Senin, 15 Desember 2008

Chess Sets

Playing chess is a game that is very popular in the world.
may be different thin with only football.
In many popular sports chess, starting from the bottom of the class to upper class.
Games are also categorized as a sport this is generally compete on the strategy and run the visual.

The players see the layout strategy opponent, and then observe the road which must be taken and with the field of chess where.
In the game, chess sets analysis relies on subtlety and players, along with skills in determining the strategy, plan, risks, and must decide when to sacrifice to win. various equipment is a chess game of chess pieces, chess board and chess clock.

The size of the board chess sets is usually chosen to be appropriate for the chess pieces used, and squares should be between 50mm and 65mm in size (2.0 to 2.5 inches). A square size approximately 1.25 to 1.3 times the size of the base of the king is preferred (the base of the king should be about 78 percent as wide as the size of the squares.)

In modern commentary, the columns (called files) are labeled by the letters a to h from left to right from the white player's point of view, and the rows (called ranks) by the numbers 1 to 8, with 1 being closest to the white player, thus providing a standard notation called algebraic chess notation.

In older English commentary, the files are labeled by the piece originally occupying its first rank (i.e. Queen, King's rook, Queen's bishop), and ranks by the numbers 1 to 8 from each player's point of view, depending on the move being described. This is called descriptive chess notation, and is no longer commonly used.

Chessboard with Staunton chess pieces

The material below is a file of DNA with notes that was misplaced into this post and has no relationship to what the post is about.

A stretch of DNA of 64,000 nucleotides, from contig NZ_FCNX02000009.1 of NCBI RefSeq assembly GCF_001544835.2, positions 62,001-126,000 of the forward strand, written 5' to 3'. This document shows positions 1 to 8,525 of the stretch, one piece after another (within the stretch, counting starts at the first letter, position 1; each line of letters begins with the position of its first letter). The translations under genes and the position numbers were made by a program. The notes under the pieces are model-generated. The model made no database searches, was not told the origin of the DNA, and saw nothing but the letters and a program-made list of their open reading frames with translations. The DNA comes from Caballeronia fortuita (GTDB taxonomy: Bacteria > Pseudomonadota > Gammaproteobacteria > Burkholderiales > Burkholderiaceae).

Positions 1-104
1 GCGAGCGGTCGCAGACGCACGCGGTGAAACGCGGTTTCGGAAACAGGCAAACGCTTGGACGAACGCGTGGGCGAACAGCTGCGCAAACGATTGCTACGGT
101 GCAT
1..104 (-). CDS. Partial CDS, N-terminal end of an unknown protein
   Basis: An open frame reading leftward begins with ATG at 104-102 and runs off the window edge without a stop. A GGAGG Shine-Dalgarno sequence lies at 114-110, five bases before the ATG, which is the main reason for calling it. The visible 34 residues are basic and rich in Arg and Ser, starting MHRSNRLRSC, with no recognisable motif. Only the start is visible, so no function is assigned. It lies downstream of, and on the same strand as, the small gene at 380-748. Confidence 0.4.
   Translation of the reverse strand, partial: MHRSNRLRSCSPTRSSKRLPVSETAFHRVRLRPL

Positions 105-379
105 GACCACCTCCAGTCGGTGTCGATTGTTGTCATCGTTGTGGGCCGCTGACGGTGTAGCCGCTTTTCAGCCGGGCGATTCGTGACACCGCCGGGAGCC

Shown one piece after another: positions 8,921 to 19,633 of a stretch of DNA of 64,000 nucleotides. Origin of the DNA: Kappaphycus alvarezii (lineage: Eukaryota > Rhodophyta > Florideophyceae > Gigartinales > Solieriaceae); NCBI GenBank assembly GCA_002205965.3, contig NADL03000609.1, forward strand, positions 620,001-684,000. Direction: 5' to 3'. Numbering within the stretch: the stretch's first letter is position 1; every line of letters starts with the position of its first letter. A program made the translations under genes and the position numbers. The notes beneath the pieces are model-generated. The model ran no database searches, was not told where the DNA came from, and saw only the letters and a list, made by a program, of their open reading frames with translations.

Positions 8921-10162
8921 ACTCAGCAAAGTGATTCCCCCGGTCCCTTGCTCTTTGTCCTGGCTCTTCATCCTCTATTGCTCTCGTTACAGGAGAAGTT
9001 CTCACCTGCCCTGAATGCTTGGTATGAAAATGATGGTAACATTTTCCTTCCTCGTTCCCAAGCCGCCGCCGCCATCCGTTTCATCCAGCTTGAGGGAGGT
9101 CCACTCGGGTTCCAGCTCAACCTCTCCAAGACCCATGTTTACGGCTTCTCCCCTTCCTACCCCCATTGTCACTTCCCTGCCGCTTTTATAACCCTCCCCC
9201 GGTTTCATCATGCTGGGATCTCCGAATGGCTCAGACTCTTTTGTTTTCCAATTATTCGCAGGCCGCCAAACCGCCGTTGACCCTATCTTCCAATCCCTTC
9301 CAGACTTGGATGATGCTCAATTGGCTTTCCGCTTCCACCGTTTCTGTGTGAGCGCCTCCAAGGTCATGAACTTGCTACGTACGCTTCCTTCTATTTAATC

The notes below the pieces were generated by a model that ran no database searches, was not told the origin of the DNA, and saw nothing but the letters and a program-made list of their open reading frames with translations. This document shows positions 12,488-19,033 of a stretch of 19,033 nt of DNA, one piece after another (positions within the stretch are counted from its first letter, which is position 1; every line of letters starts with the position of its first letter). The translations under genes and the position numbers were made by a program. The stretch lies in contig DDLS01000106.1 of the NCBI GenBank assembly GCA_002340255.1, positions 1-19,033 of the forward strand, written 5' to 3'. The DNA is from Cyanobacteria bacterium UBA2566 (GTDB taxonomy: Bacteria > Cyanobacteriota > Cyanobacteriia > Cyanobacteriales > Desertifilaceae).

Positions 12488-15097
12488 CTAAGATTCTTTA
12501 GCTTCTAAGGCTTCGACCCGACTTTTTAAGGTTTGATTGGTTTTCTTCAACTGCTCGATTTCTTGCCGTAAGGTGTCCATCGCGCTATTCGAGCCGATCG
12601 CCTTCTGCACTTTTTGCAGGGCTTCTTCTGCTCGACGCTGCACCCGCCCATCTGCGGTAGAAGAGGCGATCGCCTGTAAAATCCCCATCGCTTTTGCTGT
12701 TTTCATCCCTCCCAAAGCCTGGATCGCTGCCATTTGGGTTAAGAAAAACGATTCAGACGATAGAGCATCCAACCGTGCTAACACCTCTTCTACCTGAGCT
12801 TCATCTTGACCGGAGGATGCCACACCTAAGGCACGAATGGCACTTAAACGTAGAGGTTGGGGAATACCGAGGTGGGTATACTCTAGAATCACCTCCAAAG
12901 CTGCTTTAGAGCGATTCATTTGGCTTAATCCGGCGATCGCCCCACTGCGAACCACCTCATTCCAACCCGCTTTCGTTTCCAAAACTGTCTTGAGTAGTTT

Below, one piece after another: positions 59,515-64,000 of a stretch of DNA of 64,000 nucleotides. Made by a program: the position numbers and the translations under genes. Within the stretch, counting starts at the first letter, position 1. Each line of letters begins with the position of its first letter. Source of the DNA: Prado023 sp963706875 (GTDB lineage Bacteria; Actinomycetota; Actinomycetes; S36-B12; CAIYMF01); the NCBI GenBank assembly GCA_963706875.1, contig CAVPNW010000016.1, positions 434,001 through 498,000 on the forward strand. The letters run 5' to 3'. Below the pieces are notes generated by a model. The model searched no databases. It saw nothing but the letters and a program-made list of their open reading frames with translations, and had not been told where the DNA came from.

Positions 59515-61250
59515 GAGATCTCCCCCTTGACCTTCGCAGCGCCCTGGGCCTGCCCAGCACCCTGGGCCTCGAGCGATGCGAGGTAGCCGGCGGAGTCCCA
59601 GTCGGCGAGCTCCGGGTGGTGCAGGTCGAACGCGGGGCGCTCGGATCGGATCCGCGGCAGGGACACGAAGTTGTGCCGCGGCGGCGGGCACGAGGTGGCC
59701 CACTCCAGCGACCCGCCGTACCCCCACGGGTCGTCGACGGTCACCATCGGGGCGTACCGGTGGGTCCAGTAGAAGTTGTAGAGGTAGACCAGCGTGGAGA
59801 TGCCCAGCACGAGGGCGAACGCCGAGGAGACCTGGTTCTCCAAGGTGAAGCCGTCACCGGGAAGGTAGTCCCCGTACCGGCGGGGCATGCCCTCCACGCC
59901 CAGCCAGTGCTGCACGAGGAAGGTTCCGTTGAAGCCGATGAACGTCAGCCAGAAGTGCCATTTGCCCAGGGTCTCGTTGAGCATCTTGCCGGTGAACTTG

DGT Electronic Chessboard that autosenses moves and interfaces to chess clock and computers.
A chessboard is often painted or engraved on a chess table. The photograph shows a chess table in a park.
A chessboard is the type of checkerboard used in the game of chess, and consists of 64.


Hours chess standard consists of several important elements such as:
1. Two timers, each of the players for the white and black players
2. flag (the flag), as a marker of time out

Rules / regulations of hours of chess is as follows:
1. Chess clock placed in the right players that hold black fruit
2. Hands of pressing the button chess clock must be the same as running a hand chessman.

chess clock as we know with 2 types: analog chess clock (for example, the brand made in Germany Jerger) and a digital chess clock (such as the DGT 2000). Digital chess clock, which is the latest DGT XL and DGT 2010, which is currently often used in tournament-level international tournament.

Chess bag
Road and the protection of small or large, play chess and watch! Now, according focus on the club with a larger size or 4 "game of chess. Plus, the Chronos and other major long hours and now this new party easily pocket of luxury chess tournament. Zip fasteners can enjoy a good , And consider that the quality of this cheap, really useful variant of chess pocket. Regardless of whether there will be in accordance with caution When ready to play, just unzip the bag, and within seconds everyone and get ready to play!